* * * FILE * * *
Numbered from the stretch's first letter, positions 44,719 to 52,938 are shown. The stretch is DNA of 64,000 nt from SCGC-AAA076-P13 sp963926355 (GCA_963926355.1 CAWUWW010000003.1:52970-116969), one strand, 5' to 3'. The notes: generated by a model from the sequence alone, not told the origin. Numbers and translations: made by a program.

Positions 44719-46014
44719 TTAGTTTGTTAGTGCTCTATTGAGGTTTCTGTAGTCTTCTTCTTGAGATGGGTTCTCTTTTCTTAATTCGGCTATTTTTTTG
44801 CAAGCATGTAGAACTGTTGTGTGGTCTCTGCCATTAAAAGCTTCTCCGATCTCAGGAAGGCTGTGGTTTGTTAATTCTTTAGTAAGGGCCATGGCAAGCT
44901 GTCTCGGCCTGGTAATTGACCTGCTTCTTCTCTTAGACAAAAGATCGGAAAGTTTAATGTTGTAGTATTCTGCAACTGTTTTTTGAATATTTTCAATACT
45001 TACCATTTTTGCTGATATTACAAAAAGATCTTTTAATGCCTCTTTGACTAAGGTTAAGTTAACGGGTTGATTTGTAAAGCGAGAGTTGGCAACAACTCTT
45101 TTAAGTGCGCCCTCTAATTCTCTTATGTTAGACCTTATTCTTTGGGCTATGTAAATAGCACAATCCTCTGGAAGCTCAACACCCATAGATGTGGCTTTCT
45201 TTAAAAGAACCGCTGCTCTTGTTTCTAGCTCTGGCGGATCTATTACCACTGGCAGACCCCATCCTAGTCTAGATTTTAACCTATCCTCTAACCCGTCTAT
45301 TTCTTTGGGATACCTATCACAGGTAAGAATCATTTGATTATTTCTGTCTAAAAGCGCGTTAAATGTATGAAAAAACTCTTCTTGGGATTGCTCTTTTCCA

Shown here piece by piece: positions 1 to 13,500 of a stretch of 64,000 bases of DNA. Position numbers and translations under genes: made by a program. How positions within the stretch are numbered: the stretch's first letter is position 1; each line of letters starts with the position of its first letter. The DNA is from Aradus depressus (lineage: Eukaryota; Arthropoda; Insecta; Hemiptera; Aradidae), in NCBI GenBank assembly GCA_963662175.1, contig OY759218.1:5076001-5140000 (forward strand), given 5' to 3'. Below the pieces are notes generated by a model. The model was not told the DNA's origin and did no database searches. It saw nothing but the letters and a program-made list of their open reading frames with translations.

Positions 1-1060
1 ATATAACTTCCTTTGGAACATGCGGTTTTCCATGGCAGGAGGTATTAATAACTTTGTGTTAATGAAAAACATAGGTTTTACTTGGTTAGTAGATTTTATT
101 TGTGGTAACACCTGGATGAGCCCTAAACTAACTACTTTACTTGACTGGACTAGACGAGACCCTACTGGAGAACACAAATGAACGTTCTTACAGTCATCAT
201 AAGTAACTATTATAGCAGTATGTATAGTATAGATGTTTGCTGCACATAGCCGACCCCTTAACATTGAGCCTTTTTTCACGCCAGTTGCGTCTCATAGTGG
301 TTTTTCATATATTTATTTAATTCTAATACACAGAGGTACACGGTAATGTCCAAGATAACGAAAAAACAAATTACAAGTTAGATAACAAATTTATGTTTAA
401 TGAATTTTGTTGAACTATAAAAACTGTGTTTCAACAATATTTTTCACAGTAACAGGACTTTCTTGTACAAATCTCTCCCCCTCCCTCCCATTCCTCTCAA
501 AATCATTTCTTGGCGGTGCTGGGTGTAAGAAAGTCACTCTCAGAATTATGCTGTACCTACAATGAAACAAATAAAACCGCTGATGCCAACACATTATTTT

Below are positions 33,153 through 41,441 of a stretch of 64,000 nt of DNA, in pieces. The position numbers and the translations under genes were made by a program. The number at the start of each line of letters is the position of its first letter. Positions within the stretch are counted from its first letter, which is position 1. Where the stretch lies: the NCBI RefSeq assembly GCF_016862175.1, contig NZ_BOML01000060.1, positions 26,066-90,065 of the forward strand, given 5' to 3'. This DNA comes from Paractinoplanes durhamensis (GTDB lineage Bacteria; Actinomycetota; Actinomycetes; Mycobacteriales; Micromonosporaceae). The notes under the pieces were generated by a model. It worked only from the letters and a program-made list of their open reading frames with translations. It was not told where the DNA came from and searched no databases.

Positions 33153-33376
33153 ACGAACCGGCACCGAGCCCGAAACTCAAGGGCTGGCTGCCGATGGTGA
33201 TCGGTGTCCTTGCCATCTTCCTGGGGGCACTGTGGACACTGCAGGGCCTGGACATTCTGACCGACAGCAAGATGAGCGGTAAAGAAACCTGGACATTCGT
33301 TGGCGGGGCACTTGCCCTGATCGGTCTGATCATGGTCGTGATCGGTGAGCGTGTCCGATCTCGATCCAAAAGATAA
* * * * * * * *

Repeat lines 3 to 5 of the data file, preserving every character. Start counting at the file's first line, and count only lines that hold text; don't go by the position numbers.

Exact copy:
44719 TTAGTTTGTTAGTGCTCTATTGAGGTTTCTGTAGTCTTCTTCTTGAGATGGGTTCTCTTTTCTTAATTCGGCTATTTTTTTG
44801 CAAGCATGTAGAACTGTTGTGTGGTCTCTGCCATTAAAAGCTTCTCCGATCTCAGGAAGGCTGTGGTTTGTTAATTCTTTAGTAAGGGCCATGGCAAGCT
44901 GTCTCGGCCTGGTAATTGACCTGCTTCTTCTCTTAGACAAAAGATCGGAAAGTTTAATGTTGTAGTATTCTGCAACTGTTTTTTGAATATTTTCAATACT